This review is courtesy of Caite, author of the book review blog, A Lovely Shore Breeze. She happens to like books about the sea...here is the link to the full review.
July 25, 2013
Many of us have slightly romantic ideas of Maine..and no, you are not going to take mine away from me.
But we know the reality, like the reality of every place, is a little different.
Lobstering is a hard life, a hard way to make a living. There is the weather, often harsh, the work, back breaking and dangerous. The prices may fall, or the lobsters disappear, but the bills are still due. The boat needs repairs, your friend gets arrested, the lifelong fights with your father go on and on. And there are the trap wars, going back generations, agreements about who can put their traps where, with those that try to push the limits ending up with their gear at the bottom of the ocean..or worse.
But this is Jamie Eugley's life, like his father and his father before him. He is a lobsterman and things are hard. I will warn you, from the beginning you know this story can not have a happy ending. Jamie has not only the daily grind of the work and the sometimes careful dance of dealing with his friends and family and his neighbors, but he also has taken on himself the burden of caring for his brain-injured girlfriend Anja.
He feels responsible for the accident that caused her injury...it will be well into the book when we find out what happened and you can decide yourself how much guilt he should bear...and has taken care of her though the last three years of her painstakingly slow recovery. Perhaps a tiny part of him hopes that someday the beautiful young school teacher, the talented artist he was about to propose to will return, hidden now in the almost child-like Anja he cares for. Maybe the saddest part of the books are our views into Anja thoughts, her own glimpses of clarity, the relentless return of the fog that clouds her days.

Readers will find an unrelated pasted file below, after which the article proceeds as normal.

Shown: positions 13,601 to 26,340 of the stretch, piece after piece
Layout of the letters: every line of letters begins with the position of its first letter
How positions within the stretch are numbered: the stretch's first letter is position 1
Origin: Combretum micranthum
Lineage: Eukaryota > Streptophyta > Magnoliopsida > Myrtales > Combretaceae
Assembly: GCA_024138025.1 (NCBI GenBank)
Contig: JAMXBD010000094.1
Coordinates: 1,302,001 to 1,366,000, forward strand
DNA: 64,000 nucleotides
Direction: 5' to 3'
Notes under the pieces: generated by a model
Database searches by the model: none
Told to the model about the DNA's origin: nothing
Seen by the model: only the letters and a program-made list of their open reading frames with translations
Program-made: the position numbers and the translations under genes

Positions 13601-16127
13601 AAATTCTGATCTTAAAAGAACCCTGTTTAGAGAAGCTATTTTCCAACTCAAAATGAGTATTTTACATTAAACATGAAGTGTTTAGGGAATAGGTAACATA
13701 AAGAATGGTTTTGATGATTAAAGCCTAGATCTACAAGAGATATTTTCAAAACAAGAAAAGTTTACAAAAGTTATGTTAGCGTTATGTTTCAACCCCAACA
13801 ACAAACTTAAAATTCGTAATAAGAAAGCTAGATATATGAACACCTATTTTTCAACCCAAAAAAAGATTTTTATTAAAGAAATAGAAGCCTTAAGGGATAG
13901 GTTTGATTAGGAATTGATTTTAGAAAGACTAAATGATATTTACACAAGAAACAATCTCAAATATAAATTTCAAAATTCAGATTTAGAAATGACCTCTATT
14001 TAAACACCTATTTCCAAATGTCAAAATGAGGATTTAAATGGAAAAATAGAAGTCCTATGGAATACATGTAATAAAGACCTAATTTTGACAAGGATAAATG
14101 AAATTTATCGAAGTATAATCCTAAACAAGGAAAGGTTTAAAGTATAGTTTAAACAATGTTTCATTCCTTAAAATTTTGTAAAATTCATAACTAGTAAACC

Jamie is a loyal man, but as the pressures of work build, as he meets Happy Klein, a mate on a tourist schooner up from Key West for the summer, he dares to glimpse another future, away from his history, away from his responsibilities. But to grasp at it he will have to abandon who he believes he is...and who we come to believe he is.
But hold on, I don't want to paint too grim a picture here. At times the book is very funny, some of Jamie's friends quite amusing. It is a gritty life, with ways too many DUIs, maybe because the local bar is their one refuge but one and all, they are a great cast of characters. I particularly enjoyed the description of a trip up the coast a bit that Jamie takes with one of his friends to a party in Camden. It brilliantly shows us the differences in the worlds of the natives vs. the privileged summer folk, quite entertaining. Stephens, for whom this is her debut novel, has a excellent ear and the dialogue, as in all of the book, is spot on.
These characters will be so real to you, the story so authentic, you will be on the edge of your seat hoping against hope that somehow it will all work our happily for everyone, yet knowing it can not. Personally, I could not put it down, reading it straight through in one day. The ending is just a little heartbreaking, yes. But you will just have to know how it will all play out, so you will happily read on..and maybe shed a few tears at the ending.
Excellent book, highly recommended.
The following is some back and forth discussion on The Ghost Trap, the characters and Maine itself from the Goodreads book club in April. 2011.
Donna wrote: "I am really enjoying the sound of the books. The voices are real and true and they are the things that regular (?) people sound like. Of course I love Jamie and I love how he is different but still the same. Does that make sense???"
Krystal wrote: Nah. Totally makes sense. That's one of the things I like about the book, along with the whole gritty feel of the countryside and lobstering community.
Someone mentioned the whole Jamie/Anja relationship thing, and how sometimes Jamie's reactions to Anja aren't always exactly civil or something. I totally agree with K here. That's just real. I've got a cousin in her early twenties who cares for her ailing mother 24/7. To say it's hard work is an understatement. And it's natural for that kind of stress to cause people to lash out or say unkind things.
Anyway. I'm not that incredibly far into the book, but I'm making my way through. It's not my usual read, but I am enjoying it.
Erica wrote: I really like your perspective. I think this is why I enjoy this book so much; the relationships are so complicated. I think this added to what others have said earlier. I do enjoy that this novel does allow for male sympathy and doesn't just bash Jamie.